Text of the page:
I think if you ask people about 2020, they would tell you they know the election was stolen. But it’s really more about torturing anybody that goes against the establishment narrative. And the fact that they’re doing it to those January 6 guys needs to be a much bigger story. I knew that was going on, but it’s something I hadn’t really thought about until you just brought it up. And it’s really an important aspect of the situation that they’re enduring. Insane.

The psychological warfare aspect of all of this is just horrendous. Especially considering it was a set up. I’m surprised that it took so long for people to talk about January 6th being an inside job. You had brave people like Darren Beattie, Julie Kelly and you guys at Infowars talking about this from the start. But really, it took quite some time for people to come around and denounce this fake narrative that the mainstream media tried to spin on the population.

Well, I think that when we were in the moment, everything was just so heavy. And we were so focused on the 2020 election that we just didn’t really think outside of that realm until some time later. Alex was kind of on it right out of the gates. Because I remember after all of it went down and we’d left the Capitol area that day, we were on the rooftop of this building where we were broadcasting from, and he said, “This is a setup, this is how it’s going to be used to get rid of Trump and stop him from running.” So InfoWars was the leading edge as far as that was concerned. Now people are saying, “Oh, it was a setup, oh, it was this, oh, it was that”. Vivek Ramaswamy has even made that a part of his presidential campaign. But at the time, you were considered off the rails, uncouth, a whack-job, conspiracy theorist, for saying that. Now it’s obvious there was some level of federal involvement, some kind of a setup, some agenda to use that day against Donald Trump, against his supporters, even against our election process, because they’re trying to keep him off the ballot using this as a pretext.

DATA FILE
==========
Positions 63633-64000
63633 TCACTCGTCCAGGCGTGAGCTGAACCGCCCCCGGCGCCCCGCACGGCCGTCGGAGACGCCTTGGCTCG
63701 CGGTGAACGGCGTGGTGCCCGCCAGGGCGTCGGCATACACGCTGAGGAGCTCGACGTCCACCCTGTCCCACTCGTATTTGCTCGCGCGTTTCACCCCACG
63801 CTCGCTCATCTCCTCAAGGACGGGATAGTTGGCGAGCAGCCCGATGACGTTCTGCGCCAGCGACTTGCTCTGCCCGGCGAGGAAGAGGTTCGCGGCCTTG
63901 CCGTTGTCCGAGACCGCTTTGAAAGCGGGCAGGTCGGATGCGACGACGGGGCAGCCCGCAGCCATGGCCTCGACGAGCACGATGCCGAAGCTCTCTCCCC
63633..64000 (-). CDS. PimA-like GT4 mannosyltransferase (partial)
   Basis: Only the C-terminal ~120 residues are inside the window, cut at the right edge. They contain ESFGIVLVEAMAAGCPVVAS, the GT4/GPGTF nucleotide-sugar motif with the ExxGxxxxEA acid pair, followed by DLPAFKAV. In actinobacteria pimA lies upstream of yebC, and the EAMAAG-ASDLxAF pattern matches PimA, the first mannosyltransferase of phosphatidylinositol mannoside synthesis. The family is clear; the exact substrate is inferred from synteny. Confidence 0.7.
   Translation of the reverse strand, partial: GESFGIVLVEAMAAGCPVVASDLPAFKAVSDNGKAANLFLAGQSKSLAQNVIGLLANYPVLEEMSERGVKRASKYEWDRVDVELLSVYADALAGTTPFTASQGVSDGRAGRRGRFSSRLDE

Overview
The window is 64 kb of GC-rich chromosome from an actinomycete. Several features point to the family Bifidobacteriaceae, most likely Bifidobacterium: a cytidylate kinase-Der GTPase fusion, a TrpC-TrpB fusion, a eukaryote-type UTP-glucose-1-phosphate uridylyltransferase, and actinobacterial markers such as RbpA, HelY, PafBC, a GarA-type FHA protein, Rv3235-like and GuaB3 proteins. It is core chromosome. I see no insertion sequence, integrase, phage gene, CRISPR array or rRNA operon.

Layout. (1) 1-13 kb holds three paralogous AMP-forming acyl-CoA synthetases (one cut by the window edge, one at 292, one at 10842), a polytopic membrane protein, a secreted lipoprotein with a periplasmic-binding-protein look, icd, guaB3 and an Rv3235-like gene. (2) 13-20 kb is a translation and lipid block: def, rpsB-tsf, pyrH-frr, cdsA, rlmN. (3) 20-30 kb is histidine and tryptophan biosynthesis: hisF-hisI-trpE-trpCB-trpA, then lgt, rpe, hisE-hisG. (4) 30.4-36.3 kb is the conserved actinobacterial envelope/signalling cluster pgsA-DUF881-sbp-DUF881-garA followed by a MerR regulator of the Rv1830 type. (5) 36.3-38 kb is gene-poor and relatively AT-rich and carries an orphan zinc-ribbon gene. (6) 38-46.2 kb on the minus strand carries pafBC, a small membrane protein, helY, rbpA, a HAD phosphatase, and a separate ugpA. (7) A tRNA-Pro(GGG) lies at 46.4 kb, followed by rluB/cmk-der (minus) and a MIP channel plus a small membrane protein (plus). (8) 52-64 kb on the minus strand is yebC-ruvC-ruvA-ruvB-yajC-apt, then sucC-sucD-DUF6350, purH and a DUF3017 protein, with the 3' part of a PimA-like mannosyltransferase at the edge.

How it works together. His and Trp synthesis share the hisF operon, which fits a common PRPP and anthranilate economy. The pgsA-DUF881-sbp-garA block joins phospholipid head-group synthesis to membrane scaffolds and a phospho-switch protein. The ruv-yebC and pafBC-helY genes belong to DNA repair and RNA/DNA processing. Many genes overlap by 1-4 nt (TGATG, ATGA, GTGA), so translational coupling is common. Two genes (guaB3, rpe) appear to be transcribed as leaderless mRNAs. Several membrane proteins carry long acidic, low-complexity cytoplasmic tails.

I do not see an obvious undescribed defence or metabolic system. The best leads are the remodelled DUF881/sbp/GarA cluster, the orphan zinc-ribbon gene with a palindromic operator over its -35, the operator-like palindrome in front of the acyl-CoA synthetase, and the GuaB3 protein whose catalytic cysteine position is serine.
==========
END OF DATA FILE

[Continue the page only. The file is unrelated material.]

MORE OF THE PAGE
It’s kind of like what happened with September 11th, where people were so afraid to question the official narrative. And it happens with a lot of big events. It’s not as uncouth now to maybe question the official narrative of September 11th or even January 6th, like you’re saying. It’s unfortunate that people are so afraid in those moments to say what they think might be going on, or to go against the official establishment narrative, specifically in the mainstream media. We got to see this with COVID as well of course.

People have been conditioned to view the government as like mommy and daddy. The government would never harm us! But the government overplayed its hand big time with COVID, and more and more people are starting to wake up to the realization that actually the government, at least in its current/hijacked form, is truly the enemy of the people.

Yeah, if you want to talk about naiveté, the most naive thing to believe is that the government would never hurt you or could never turn into your enemy. But I agree, COVID definitely woke a lot of people up to that reality. I mean, for people like you and me, we probably expect the government to lie to us. I’m at the point now where whatever the official narrative from the government or mainstream media, I think it’s probably safer to assume that the opposite is true. Not everybody might be that far along the road as I am, but it really just comes through experience, I think more than anything, and there’s no doubt that COVID was probably the biggest awakening process for a lot of people to see that “Wow, they really will just outright lie to us”.

This is less than a quarter of the full interview with Owen Shroyer, the rest of which can be read in the fully physical MAN’S WORLD Issue 13, available now from

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MAN’S WORLD is now available, for the very first time, as a high-quality printed magazine. Across 200 glorious pages, you’ll find everything that made the digital magazine the sensation that it was – the best essays, the most brilliant new fiction, interviews, art, food, sex, fitness – and so much more.